As a new educator, I recall my greatest fear – out-of-control students. It was a daily struggle to get their attention. I contemplated classroom rules and consequences, trying to figure strategies for different disruptions. I thought if I had well-planned lessons, class interruptions would take care of themselves.
I found myself yelling over students, calling the same names multiple times a day and spending very little time teaching. I became frustrated, drained and overwhelmed. I needed to create a positive classroom environment and culture, but to do that, first needed an effective classroom management plan.
A few months into my first year teaching, I knew I had to go back to square one – I had to set the tone and establish routines, structure and procedures. Students needed to know what to do as soon as they walked into the room – where to sit, how to transition, where to put their things and how to interact positively with their classmates.
I reached out to my former cooperating teacher, whose excellent teaching style I admire dearly. She always seemed to know exactly what advice to give me when things went wrong. I visited her classrooms several times to observe her strategies and classroom management style and every time, I came back into my classroom with new and effective ways of approaching my students. Here are some of the strategies I use to create a successful and effective school year.
Establish Classroom Responsibilities
Developing clear classroom responsibilities forms the groundwork for successful classroom management and culture. Doing so lets students know what is and is not expected in class. Consistency is also key. Whether you’re telling students to expect a call at home or instructing them to stay indoors for lunch, you have to do as you say. Failing to follow through demonstrates there’s no consistency and your credibility suffers.
Teach Routines and Procedures
Practice, practice, practice! Do not expect students to know what to do if you have not yet demonstrated what it is you’d like them to do. The first month and a half of each school year, practice daily classroom routines and procedures with students. Run through things repeatedly, including how to stand and push in their chairs, how to get from one corner of the room to the other, where to go during a lock down, where and how to line up. As simple as these things may sound, students need reinforcement, which ultimately saves time and eliminates disruptions.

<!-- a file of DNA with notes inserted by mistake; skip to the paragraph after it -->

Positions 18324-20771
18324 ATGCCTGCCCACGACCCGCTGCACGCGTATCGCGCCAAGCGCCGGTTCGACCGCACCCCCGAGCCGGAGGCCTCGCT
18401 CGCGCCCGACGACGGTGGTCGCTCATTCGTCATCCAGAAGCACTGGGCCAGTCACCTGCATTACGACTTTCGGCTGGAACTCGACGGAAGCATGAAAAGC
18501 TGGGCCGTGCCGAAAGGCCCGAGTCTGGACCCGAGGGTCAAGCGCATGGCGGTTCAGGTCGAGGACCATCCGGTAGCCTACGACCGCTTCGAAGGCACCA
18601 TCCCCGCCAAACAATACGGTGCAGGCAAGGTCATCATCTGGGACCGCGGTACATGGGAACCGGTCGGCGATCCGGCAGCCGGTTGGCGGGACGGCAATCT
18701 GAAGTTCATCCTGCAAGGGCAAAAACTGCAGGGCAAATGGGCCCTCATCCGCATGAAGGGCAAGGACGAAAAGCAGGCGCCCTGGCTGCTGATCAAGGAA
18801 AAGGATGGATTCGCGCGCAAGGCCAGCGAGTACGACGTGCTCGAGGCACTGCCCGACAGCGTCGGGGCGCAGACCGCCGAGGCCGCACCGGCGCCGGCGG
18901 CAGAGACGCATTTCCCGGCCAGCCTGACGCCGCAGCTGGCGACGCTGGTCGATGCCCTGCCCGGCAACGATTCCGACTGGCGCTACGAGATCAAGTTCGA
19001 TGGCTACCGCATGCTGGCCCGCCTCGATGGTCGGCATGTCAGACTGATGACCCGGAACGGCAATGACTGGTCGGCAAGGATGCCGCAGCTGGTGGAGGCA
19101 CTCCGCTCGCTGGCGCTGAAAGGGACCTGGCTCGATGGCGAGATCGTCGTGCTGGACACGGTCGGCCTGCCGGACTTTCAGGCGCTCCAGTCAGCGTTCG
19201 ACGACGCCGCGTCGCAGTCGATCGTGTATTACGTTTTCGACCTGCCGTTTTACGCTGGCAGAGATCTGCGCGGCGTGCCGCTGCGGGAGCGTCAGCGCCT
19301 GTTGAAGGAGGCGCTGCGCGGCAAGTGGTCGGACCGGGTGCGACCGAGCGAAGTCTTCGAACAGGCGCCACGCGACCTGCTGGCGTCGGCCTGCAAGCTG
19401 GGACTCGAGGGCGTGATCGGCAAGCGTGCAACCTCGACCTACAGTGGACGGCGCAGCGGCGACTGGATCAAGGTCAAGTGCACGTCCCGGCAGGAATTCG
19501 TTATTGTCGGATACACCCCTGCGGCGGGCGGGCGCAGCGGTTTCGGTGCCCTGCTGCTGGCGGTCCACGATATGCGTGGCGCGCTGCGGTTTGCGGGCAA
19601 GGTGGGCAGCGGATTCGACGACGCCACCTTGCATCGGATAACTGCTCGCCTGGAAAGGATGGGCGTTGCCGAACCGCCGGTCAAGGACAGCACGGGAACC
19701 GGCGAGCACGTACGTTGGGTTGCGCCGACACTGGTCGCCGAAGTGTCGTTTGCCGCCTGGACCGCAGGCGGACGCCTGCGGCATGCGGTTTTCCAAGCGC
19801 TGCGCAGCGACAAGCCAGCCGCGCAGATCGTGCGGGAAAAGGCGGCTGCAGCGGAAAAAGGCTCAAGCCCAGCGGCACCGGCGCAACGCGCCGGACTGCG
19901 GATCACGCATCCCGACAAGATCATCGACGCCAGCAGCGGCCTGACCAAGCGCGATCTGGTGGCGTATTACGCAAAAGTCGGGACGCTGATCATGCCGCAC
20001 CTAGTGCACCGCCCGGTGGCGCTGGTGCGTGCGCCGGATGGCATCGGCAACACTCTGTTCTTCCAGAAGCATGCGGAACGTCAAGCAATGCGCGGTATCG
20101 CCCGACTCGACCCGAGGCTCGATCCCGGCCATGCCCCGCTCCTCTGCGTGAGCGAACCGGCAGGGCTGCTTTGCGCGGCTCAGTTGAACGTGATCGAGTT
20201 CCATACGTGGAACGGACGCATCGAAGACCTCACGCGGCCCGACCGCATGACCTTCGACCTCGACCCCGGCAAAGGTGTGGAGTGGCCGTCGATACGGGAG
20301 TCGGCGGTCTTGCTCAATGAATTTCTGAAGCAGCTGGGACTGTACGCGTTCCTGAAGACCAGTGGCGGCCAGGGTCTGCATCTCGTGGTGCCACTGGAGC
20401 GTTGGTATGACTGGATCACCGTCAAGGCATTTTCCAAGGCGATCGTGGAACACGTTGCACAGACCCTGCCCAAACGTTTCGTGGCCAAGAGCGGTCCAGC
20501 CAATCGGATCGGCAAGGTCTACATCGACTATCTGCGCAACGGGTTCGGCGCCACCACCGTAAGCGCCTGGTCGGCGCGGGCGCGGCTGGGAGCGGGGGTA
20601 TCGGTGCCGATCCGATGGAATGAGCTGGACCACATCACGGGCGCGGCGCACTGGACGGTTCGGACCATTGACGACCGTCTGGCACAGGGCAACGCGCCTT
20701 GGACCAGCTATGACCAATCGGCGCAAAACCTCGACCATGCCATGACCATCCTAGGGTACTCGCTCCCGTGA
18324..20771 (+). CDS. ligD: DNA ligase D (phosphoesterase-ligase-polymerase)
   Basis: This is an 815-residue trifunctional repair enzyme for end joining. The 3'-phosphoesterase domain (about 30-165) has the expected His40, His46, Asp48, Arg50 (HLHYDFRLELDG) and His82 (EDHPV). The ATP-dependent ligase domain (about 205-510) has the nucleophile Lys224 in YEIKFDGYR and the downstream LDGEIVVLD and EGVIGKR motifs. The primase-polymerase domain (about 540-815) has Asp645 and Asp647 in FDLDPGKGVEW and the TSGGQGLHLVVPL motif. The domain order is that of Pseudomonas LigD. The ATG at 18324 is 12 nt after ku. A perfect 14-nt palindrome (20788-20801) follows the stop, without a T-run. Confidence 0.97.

Create Attention-Getting Signals
Establish several attention-getting signals to redirect students. Signals also have to be practiced repeatedly before they become systematic and work successfully. You can use a variety of nonverbal signals, such as clapping twice and asking students to respond with two claps to show they’re paying attention. Ring a bell during transition time or to signal work time. Use physical proximity to head off potential disruptions. Find the signal that best works for you and your students, practice it daily and you will see how smoothly your day will go.
After implementing these techniques in my classroom, my class was less disruptive. I got through my lessons without feeling overwhelmed or frustrated.
Don’t be afraid to look to others for answers. Mentors are there for a reason; they’re there to help you. Keep an open communication with your cooperating teacher and other educators for advice and guidance. Do your online research. Study other teachers’ classrooms, their teaching strategies, stay informed of effective new methods and techniques. Observe other successful teachers in your building from whom you can learn.
Use these strategies and you’ll be on your way to developing strong management skills and a positive classroom culture.